Just over a month ago, I did something that was high-risk and whose failure would have been disastrous.
With very little money in my pocket, I packed 9 day's worth of clothes and road-tripped from South Carolina to New York City.
I had a tenuously promising job opportunity lined up and a few couches to crash on. I knew I'd be gone for five days but that it could potentially turn into a much longer trip. And I was hoping and, let's be real, praying, that it would work out.
Because I'm a New York person. It is my city. It is my home. It is the place that meshes with my soul. And I craved being back in its movement, wildness, momentum.
So I took a risk. I leaped, knowing that if I fell there was a very thin, very hard net that would catch me. Some bones would break, for sure, cause the net was made of, like, thickly woven mesh or something else uncomfortable, but I would be alive.
And somehow, more than a moth later, I am still falling.
I took this chance because I felt the need to be in the city that matches the rhythms of my heart, and because I figured, hey, worst case scenario there's a great story in this, right?
It's been a rough month. There have been high-flying moments — when I found out I was going to be offered a training position and get paid for my work; when I was brought onto the overnight shift; when I found a place to stay for free for a little over two weeks; when I reconnected with old friends and laughed so hard I thought I wouldn't be able to breathe anymore; when I finally sat down and drafted my novel-in-progress for the first time in weeks and it felt so, so good.
There were low points, though. When I was off my medication and crying so hard I thought my body would break; when I was so broke I literally had no food and a negative account balance and I had to ask a friend for a long because I was so hungry I was crying for no reason; when the freaking MTA just up and took a nap in the middle of my trip because, well, that's what the MTA does.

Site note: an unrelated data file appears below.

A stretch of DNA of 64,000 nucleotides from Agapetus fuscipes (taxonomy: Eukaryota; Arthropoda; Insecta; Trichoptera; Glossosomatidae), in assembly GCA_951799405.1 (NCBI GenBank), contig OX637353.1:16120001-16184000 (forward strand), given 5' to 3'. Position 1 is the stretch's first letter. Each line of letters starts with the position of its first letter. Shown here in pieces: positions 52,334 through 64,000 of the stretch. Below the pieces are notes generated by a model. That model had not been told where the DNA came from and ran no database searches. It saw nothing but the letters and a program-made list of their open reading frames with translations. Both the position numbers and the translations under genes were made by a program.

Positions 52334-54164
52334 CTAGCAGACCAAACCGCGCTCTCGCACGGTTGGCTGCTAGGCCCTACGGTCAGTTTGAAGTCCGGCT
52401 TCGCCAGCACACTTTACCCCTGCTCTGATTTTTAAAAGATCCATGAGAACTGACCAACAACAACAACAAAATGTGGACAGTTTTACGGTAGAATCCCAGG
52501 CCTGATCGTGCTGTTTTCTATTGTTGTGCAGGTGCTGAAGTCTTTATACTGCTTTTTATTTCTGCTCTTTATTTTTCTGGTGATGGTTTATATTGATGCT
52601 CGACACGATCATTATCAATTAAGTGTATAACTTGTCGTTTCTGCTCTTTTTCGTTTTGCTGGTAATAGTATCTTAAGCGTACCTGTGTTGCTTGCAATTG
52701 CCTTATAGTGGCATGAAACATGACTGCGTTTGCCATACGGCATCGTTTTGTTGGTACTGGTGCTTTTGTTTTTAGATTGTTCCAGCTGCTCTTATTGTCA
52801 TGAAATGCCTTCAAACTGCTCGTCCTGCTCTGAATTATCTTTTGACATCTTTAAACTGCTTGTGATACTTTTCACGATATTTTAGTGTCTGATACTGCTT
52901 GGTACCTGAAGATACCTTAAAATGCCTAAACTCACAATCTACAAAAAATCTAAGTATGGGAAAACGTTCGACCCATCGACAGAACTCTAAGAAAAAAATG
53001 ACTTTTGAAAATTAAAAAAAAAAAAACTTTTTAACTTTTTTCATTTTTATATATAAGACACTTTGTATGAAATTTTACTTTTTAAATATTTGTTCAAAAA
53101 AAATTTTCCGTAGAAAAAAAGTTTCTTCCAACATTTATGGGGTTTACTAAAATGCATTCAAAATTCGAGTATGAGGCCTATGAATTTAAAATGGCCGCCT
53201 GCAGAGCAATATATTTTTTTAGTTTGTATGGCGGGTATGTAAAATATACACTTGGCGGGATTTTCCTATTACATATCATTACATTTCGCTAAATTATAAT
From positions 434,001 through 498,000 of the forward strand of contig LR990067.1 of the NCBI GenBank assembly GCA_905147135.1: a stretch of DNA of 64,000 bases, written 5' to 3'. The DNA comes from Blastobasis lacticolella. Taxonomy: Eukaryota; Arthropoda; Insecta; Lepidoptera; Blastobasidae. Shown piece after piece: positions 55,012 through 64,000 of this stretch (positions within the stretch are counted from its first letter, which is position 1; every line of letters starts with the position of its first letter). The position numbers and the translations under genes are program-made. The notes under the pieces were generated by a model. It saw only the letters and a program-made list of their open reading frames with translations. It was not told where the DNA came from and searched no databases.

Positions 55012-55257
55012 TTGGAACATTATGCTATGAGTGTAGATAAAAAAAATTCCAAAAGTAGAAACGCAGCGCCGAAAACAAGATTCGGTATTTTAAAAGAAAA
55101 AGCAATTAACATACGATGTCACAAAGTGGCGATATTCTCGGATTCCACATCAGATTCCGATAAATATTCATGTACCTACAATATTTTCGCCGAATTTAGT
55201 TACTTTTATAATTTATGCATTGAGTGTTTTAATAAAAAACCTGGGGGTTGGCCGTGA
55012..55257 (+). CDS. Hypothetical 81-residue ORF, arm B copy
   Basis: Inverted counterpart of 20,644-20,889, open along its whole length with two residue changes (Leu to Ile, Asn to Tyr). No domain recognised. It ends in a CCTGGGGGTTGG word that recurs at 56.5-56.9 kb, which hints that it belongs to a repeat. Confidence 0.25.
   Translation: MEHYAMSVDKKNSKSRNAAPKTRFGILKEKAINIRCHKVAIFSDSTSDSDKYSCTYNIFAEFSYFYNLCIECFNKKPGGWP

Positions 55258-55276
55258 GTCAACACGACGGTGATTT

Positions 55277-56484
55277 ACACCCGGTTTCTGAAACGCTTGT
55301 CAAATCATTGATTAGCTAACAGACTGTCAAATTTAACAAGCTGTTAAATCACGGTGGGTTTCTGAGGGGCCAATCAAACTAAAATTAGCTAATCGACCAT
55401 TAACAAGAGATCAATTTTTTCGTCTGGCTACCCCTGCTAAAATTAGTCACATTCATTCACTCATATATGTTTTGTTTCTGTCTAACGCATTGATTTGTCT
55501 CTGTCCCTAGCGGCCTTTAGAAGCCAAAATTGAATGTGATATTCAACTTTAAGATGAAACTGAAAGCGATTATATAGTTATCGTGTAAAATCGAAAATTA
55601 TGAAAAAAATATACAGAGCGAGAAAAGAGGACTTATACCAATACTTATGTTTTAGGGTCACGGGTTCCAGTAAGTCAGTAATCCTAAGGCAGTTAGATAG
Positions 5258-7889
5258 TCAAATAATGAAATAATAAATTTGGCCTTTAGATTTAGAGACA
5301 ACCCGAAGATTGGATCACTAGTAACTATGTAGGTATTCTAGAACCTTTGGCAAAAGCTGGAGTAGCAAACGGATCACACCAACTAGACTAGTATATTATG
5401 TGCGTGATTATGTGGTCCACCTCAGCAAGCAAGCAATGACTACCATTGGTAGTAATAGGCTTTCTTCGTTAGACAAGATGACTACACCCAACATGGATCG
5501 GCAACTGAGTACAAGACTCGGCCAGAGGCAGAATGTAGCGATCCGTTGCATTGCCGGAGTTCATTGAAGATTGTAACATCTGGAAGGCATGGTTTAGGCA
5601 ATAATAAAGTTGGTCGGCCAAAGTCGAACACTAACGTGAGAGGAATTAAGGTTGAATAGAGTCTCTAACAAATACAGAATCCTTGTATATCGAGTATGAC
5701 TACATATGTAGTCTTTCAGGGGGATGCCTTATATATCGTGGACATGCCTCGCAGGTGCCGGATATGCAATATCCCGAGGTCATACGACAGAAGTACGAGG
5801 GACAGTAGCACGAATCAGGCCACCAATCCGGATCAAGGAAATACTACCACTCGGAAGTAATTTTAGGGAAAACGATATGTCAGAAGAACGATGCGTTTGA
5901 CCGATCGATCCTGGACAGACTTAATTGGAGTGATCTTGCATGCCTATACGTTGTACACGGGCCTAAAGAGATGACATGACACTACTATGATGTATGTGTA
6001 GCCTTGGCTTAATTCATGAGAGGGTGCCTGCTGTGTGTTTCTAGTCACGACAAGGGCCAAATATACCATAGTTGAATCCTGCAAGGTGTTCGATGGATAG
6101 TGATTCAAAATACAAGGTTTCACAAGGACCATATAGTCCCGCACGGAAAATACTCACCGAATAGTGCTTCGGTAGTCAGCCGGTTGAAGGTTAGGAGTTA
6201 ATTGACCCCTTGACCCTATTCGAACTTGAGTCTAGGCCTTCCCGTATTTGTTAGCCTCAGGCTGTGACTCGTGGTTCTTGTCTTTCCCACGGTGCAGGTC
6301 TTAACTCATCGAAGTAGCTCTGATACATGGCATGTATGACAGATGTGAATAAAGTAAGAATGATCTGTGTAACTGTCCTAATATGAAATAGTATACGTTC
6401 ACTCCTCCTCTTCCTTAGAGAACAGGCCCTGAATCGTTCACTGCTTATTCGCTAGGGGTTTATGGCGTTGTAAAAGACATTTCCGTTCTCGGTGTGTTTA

But you know, that's kind of...how life goes?
And I think that kind of story, the one with ups and downs such that if you graphed it, it would be roller-coaster-like, is the best kind.
In middle school they taught us about storytelling and it was this super clean graph, it ascended to a point and then came crashing down.
But real life isn't like that. Maybe it's because I write contemporary, but I really feel like stories should reflect that side of life. It's messy. It's tumultuous. There is no steady growth, no noticeable peak, no neat denouement.
I'm reading Starry Eyes by Jenn Bennet right now, and what I love about it (in addition to the swoon-worthy romance and clever banter which is basically my catnip), is that it's messy. The characters are messy. They're weird. They have quirks and ups and downs and their relationships start and stop and start again, take a wild turn here and are flipped upside down over there.
It's real, is what I'm saying.
To me, that's what literature should strive to do. Reflect reality. Honestly, whether you're writing contemporary or fantasy, romance or sci-fi, dystopian or historical, literature should reflect truth. Not the truth of what actually happened, perhaps, but the truth of who we are as humans.
This month's journey has been wild. It's been unexpected. It's been both far better and much worse than I every would have imagined.
It's been life-like.